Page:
I'm not sure that the business world is going to latch onto this term but "user determined computing" has received some press lately. A study that Accenture is set to release soon (only PR information is currently available so details are still a little sketchy) details the concept and provides background information. Here is the 30,000 foot view:
Today, home technology has outpaced enterprise technology, leaving employees frustrated by the inadequacy of the technology they use at work. As a result, employees are demanding more because of their ever-increasing familiarity and comfort level with technology. It’s an emerging phenomenon Accenture has called “user-determined computing.”
Interesting. So what Accenture is saying is something that we have known all along (see my related post here). Business users have so many tools at their disposal that it is almost impossible for a lumbering IT organization to keep up with the pace of change.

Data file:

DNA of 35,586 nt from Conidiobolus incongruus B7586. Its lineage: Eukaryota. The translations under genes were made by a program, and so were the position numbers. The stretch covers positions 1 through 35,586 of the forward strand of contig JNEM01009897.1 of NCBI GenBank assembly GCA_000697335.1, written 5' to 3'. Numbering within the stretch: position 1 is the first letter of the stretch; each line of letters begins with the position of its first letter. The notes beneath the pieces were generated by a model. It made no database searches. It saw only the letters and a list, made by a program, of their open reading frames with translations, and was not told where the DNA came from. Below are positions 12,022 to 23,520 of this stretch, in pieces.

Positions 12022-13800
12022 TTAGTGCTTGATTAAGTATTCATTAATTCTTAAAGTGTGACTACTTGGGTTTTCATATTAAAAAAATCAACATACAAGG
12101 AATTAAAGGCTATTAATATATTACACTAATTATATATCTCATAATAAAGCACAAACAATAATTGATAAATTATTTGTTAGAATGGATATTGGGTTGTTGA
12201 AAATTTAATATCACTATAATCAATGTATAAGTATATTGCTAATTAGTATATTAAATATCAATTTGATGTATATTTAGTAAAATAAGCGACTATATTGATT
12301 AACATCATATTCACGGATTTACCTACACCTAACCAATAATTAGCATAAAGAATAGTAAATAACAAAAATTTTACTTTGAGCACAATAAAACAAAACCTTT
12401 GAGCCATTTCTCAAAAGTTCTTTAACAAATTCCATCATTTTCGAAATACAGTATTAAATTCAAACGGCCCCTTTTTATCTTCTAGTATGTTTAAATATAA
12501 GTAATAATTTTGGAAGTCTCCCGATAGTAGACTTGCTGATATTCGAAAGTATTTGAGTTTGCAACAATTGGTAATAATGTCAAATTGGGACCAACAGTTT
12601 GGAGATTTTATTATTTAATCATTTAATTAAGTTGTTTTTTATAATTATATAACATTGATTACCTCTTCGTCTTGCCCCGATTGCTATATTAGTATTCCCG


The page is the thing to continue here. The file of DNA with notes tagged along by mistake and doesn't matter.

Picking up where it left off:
So, as business users what do we do? Keep innovating, of course! Now lets talk about what the IT department can do to keep up.
My solution would let employees have at it. Allow them generally unrestricted access to the internet (NOTE: It is appropriate to filter gambling and prOn....any other filters and you are just fooling yourself). After that, the most commonly used tools (ie. the best in class) will filter to the top. Herein lies the problem. Over time employees will create accounts on these web-based applications that capture important business information. Control over access to these tools is limited so what happens when an employee leaves? Can you access their Basecamp site? Or their Jott list? Or their Google Adsense account? This could be a significant problem if not properly controlled. I'm still waiting for a vendor solution that would allow corporate IT departments to manage user access to web-based tools...NOT "restrict" but "manage". Centralized administration of access to popular web-based tools is necessary to ensure that business data does not leave with the employee.
Sounds like a perfect opportunity for the Open ID movement.